zmudshark
05-29-2011, 10:55 PM
$.45 spent to raise $1.00 seems like a lot for a charity with his name recognition.

If you are good with that, fine. I think it's excessive.

bobswire
05-29-2011, 11:55 PM
I understand the doping part but don't get down on him for his politicking on behalf of, as well raising money and awareness for cancer just cause you don't like the guy.

jlwdm
05-30-2011, 07:42 AM
Similar fees to what Tiger was getting to play some European tour events. Illegal to pay appearance fees on PGA tour, but paid all of the time on the European Tour.

The payment that always bothered me was the large payment paid to Greg Norman in his prime to play in the Australian Open. Did not seem to me you should have to pay him big dollars to play in his own country's open.

Jeff

zmudshark
05-30-2011, 07:43 AM
Nothing to do with Lance, just facts:
http://www.charitywatch.org/articles/cancer.html

Cancer causes an emotional response, and it would seem that a great many of the charities involved with cancer tap into that.

Livestrong has improved over the years, as you would expect with such a high profile athlete, but still has a ways to go.

Lifelover
05-30-2011, 08:34 AM
....
http://www.charitywatch.org/articles/cancer.html

.....


Interesting concept. A organization working on 100% donations rating the effectiveness of other charitable organization and not providing any information on themselves.

zmudshark
05-30-2011, 09:12 AM
Interesting concept. A organization working on 100% donations rating the effectiveness of other charitable organization and not providing any information on themselves.

Their financials are readily available.

Sometimes emotions get in the way of facts. I understand that.

rustychisel
05-30-2011, 09:47 AM
fair point, down here there are many charities raising $$ to 'fight cancer' or 'find a cure', and you know, sometimes when I look at their fancy corporate headquarters and annual executive vehicles etc I wonder at their total commitment to the professed cause.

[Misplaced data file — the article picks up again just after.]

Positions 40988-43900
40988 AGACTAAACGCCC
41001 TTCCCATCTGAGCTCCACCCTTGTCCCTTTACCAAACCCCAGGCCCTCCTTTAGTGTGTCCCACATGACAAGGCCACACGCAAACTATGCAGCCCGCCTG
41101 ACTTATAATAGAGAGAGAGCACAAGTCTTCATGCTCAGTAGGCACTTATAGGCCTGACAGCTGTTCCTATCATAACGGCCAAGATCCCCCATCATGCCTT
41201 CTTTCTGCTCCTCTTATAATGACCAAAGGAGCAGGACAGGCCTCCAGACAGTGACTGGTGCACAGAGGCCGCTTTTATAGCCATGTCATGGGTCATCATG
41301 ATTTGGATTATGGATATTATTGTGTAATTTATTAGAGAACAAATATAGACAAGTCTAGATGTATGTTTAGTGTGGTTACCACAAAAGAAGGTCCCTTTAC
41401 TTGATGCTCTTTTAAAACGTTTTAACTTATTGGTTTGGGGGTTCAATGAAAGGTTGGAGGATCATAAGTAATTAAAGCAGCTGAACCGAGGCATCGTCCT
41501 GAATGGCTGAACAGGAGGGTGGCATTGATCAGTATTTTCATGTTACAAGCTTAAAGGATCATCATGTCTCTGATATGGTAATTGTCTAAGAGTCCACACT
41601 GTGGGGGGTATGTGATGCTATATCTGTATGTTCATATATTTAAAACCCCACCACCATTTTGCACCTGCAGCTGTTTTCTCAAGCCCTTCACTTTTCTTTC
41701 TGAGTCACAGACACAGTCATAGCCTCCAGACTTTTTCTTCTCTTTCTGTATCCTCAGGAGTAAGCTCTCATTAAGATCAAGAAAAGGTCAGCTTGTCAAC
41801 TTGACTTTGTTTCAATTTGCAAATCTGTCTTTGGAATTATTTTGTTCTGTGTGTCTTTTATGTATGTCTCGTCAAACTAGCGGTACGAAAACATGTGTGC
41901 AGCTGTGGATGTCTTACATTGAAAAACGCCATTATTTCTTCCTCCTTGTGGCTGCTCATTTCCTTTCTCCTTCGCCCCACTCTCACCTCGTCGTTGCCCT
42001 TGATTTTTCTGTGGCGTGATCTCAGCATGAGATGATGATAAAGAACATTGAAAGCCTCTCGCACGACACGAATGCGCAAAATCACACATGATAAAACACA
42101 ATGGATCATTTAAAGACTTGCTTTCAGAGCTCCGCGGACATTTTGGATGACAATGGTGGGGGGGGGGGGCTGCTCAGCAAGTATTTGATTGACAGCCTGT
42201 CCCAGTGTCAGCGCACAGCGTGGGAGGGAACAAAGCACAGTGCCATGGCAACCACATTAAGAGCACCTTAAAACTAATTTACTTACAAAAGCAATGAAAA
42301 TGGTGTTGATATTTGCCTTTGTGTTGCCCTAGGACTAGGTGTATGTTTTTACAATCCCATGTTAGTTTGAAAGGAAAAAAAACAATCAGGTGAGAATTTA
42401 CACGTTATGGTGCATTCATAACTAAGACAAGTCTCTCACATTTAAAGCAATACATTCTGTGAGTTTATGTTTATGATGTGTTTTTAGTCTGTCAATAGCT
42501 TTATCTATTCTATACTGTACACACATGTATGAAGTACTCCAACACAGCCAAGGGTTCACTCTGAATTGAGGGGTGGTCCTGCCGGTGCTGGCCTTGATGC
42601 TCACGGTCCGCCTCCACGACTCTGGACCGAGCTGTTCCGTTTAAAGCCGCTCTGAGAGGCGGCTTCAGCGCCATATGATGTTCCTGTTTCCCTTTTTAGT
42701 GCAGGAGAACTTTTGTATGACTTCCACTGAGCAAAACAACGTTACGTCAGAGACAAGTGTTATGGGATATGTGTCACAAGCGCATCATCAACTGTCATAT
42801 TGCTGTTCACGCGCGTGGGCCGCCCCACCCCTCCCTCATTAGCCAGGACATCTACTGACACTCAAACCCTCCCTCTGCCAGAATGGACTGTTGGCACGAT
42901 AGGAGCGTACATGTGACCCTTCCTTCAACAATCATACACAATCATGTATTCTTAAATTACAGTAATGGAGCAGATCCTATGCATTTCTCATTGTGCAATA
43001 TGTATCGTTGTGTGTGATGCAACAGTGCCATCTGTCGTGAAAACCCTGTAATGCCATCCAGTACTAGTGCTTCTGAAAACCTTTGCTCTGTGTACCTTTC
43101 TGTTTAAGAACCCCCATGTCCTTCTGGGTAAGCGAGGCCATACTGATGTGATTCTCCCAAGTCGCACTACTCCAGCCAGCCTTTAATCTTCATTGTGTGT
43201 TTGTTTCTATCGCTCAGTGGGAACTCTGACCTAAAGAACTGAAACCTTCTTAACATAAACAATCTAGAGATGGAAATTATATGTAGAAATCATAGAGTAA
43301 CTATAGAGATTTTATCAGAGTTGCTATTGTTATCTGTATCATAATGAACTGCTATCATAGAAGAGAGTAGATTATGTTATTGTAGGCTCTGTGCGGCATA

After all, what are they gonna do? Success means the end of their raison d'etre.

Anyone know how many $$$$ raising charities there are worldwide devoted to 'fighting cancer?

Rueda Tropical
05-30-2011, 03:00 PM
Charity Navigator (http://www.charitynavigator.org) rates Livestrong 3 out of 4 stars. So while there is room for improvement (there are more then a few 4 star cancer charities) it is by no means a scam. Corporations, celebrities and politicians all use the work they do for charity to build their brand and burnish their image. Which in turn adds to their personal bottom line.

You get a tax break for giving, McDonald's gets positive brand recognition for Ronald McDonald House. Sure Lance makes money off of the additional value to his brand but I don't have a problem with that so long as the commercial self-interest side is not out of proportion to the benefit to the charity.

As far as the Australian government is concerned -it's a straight business proposition. Would they have got more bang for their buck spending the money on advertising or in some other way. I doubt it. Whatever you think about Armstrong, he is a huge draw. Despite the fact that cycling is probably on a par with shuffleboard in popularity here, Armstrong is as recognizable a name as any Football, Golf or Basketball star and when he participates it draws huge crowds.

93legendti
05-30-2011, 03:27 PM
I have no more interest in what a foreign gov't/race organization pays Lance than I do in the FDA investigating Lance's activities in Switzerland in the 2001 Tour de Suisse.

FWIW, without knowing how much money the race made, the budget or the impact on the local economy, it seems that Lance's fee lacks context.

jeo99
05-30-2011, 03:34 PM
I have no more interest in what a foreign gov't/race organization pays Lance than I do in the FDA investigating Lance's activities in Switzerland in the 2001 Tour de Suisse.

FWIW, without knowing how much money the race made, the budget or the impact on the local economy, it seems that Lance's fee lacks context.
What he said!

:hello:

tiretrax
05-30-2011, 09:57 PM
i should have seen your tagline - definitely, you are a curmedgeon.

there are many charities that have higher name recognition - american cancer society, american heart association, and then non-governmental organizations, such as the audubon society, nature conservancy, etc. check out their costs - similar.

don't forget that there is a huge staff offering phone support to cancer patients. ask someone who has used the services of livestrong what they think of the organization. free advice, free referrals, free assistance in locating in clinical trials. i'll continue to support them. lance's reputation is longer than the amazon and twice as wide and deep as the grand canyon. everyone knows he's a self-centered a-hole. however, livestrong is a great organization, and he's been a great philanthropist and inspiration to people suffering such an awful disease.

enough said!